It is fitting that the Mind Life Institute has chosen Ubuntu as the fulcrum for this conversation. As we lurch towards a future in which global warming renders our planet barely liveable; as we live in a present when fear makes wedges of race, religion, language and culture to drive us apart; we can seek out the ignored or forgotten wisdom of our African past to restore hope and draw us, people and planet into lives of flourishing. What then is ubuntu? I offer my father’s definition.
“UBUNTU is the essence of being human. It speaks of the fact that my humanity is caught up and is inextricably bound up in yours. I am human because I belong. Ubuntu speaks about wholeness; it speaks about compassion. A person with Ubuntu is welcoming, hospitable, warm and generous, willing to share. Such people are open and available to others. They are willing to be vulnerable. They are affirming of others. They do not feel threatened that others are able and good, for they have a proper self- assurance that comes from knowing that they belong in a greater whole.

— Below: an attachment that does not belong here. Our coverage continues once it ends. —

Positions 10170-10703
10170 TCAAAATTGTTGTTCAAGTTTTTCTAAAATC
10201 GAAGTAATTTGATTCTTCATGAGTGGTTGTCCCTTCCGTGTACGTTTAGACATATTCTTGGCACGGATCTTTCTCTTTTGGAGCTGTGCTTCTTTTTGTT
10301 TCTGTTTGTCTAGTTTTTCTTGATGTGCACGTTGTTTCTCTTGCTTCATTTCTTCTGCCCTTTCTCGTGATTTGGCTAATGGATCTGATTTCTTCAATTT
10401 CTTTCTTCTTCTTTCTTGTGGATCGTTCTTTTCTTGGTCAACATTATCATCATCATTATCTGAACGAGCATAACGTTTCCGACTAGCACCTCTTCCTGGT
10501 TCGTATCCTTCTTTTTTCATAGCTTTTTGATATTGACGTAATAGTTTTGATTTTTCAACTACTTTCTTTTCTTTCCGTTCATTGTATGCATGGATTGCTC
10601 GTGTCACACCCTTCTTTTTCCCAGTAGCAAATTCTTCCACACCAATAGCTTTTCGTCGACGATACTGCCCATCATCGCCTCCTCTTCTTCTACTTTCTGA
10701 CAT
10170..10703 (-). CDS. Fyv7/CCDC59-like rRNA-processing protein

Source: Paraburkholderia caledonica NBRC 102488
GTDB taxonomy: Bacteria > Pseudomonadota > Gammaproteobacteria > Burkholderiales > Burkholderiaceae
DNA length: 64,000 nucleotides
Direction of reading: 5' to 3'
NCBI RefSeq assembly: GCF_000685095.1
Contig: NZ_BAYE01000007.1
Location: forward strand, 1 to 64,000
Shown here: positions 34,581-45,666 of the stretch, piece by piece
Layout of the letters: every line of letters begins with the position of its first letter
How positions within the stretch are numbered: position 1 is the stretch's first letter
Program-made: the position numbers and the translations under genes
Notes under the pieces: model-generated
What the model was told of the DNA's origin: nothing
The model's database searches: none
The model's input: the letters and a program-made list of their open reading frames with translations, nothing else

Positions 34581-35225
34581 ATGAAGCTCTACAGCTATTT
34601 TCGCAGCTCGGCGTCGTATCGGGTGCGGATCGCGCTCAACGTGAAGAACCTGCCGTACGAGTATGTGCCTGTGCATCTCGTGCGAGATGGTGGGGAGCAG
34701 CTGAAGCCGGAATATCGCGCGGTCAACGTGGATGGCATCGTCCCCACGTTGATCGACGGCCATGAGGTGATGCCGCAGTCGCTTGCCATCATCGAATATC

They know that they are diminished when others are humiliated, diminished when others are oppressed, diminished when others are treated as if they were less than who they are. The quality of Ubuntu gives people resilience, enabling them to survive and emerge still human despite all efforts to dehumanize them”.
By the people who use the resource. The Ubuntu questions take local wisdom into account. And they take it seriously.